We acknowledge the limitations of a simple case series, which is prone to selection bias.17 However, the rarity of this syndrome makes other study methods impractical. We believe the risk of PITS in patients with CPEO needs to be highlighted. Further, given increasing numbers of patients who have survived long term with antiretroviral therapy for HIV, strabismus surgeons may find increasing numbers of patients with CPEO induced by antiretroviral therapy.

PITS is a devastating complication regardless of etiology. Patients with CPEO present many challenges for the strabismus surgeon and the possible increased risk of PITS should probably be added to the list. Larger case series, likely across multiple centers, are required to verify the association. We have also highlighted two crucial maneuvers in globe rotation and Tenon's capsule handling to facilitate muscle retrieval if PITS does occur.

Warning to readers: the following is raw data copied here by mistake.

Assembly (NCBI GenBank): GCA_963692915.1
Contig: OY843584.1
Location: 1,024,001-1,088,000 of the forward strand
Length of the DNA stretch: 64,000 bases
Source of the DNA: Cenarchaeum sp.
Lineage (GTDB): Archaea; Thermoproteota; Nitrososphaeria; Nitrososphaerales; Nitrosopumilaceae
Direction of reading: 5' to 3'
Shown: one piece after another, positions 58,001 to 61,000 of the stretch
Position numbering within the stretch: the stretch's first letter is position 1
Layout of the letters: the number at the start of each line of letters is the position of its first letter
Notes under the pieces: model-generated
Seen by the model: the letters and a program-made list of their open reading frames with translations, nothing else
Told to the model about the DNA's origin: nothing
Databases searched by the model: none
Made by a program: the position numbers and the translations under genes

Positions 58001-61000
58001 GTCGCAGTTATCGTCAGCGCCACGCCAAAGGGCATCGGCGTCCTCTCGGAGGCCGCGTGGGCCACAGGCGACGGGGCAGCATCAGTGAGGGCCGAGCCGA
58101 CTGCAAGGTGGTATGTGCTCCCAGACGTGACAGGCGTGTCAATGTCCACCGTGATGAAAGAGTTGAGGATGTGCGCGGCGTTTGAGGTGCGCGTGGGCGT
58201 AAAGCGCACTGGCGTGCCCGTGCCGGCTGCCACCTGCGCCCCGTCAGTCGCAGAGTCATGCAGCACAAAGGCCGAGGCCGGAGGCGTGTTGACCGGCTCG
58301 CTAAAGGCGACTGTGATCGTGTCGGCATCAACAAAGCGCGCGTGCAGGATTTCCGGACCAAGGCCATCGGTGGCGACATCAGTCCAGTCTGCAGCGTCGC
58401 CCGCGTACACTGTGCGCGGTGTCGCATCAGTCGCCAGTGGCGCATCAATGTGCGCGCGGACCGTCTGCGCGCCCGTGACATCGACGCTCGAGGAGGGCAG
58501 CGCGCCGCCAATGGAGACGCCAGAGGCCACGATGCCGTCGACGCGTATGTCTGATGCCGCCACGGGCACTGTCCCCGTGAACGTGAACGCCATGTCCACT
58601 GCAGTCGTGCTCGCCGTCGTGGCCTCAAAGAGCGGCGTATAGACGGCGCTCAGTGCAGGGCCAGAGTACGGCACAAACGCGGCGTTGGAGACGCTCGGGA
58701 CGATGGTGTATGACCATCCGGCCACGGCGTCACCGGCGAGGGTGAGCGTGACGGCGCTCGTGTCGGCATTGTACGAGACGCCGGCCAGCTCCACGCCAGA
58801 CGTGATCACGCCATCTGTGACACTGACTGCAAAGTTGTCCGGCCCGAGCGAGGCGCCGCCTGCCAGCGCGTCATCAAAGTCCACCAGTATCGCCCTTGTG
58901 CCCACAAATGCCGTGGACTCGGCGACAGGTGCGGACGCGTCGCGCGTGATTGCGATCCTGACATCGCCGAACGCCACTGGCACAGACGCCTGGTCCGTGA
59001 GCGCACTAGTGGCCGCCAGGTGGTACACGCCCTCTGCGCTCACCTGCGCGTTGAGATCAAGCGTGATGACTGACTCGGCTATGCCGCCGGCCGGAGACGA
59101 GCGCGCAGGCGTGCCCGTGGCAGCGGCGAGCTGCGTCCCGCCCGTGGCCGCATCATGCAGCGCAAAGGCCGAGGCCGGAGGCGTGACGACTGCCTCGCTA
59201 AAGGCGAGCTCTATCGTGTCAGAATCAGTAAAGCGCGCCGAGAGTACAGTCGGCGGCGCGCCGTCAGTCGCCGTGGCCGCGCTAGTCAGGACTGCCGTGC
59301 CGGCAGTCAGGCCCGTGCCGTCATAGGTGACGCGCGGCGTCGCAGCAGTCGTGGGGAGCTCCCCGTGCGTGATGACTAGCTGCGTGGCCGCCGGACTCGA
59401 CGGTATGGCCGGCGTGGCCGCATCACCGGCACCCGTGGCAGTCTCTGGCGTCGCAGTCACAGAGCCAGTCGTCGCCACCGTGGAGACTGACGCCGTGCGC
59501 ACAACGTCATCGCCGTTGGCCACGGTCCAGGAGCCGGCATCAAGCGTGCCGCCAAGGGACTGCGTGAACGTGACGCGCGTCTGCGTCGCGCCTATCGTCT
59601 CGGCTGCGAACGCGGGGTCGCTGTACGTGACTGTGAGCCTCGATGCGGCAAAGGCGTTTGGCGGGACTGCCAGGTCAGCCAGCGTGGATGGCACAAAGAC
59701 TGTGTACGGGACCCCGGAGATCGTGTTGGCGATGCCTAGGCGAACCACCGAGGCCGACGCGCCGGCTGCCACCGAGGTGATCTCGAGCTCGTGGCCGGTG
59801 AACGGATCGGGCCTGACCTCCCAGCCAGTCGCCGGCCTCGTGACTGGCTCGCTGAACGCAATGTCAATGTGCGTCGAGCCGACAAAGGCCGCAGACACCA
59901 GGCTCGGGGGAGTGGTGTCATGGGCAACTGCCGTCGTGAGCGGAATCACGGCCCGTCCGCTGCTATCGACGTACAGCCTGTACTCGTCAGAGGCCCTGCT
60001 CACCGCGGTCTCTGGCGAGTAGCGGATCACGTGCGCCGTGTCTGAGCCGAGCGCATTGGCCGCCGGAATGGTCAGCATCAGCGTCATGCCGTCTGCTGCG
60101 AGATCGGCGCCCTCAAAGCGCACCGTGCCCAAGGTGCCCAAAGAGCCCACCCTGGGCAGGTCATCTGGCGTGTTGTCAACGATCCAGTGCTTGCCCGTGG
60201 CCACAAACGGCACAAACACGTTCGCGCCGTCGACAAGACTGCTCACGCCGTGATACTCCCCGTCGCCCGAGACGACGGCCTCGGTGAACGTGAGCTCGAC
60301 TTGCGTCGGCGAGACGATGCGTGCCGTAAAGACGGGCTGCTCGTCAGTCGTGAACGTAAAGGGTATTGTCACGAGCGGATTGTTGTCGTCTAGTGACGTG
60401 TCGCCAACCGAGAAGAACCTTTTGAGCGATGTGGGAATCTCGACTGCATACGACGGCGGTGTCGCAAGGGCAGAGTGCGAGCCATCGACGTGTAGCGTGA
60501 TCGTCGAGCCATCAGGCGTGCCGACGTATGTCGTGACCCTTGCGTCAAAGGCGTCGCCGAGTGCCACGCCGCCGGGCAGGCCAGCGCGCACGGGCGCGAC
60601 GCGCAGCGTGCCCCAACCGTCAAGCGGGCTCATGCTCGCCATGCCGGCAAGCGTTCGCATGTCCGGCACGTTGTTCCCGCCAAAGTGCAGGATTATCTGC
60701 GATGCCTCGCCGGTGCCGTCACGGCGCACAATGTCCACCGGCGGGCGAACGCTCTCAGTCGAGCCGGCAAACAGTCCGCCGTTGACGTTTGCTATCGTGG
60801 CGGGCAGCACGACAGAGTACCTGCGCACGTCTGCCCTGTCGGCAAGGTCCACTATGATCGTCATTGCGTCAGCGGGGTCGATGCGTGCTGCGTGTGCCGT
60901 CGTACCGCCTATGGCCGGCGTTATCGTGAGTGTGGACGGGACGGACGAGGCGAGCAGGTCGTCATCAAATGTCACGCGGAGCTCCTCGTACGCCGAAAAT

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Authors

From the University of Cambridge School of Medicine, Cambridge, United Kindome (AMJ); Departments of Ophthalmology (JS, HD, KT) and Neurology (KA), Royal North Shore Hospital, Sydney, Australia, University of Sydney, Sydney, Australia; and the Department of Ophthalmology, Royal North Shore Hospital, Sydney, Australia (KT).

The authors have no financial or proprietary interest in the materials presented herein.

Correspondence: Kimberley Tan, BSc (Med), MBBS, FRANZCO, Department of Ophthalmology, Royal North Shore Hospital, Sydney, Australia. E-mail: kimberleytan123@gmail.com

Received: April 25, 2017
Accepted: June 15, 2017
Posted Online: November 17, 2017

10.3928/01913913-20171017-01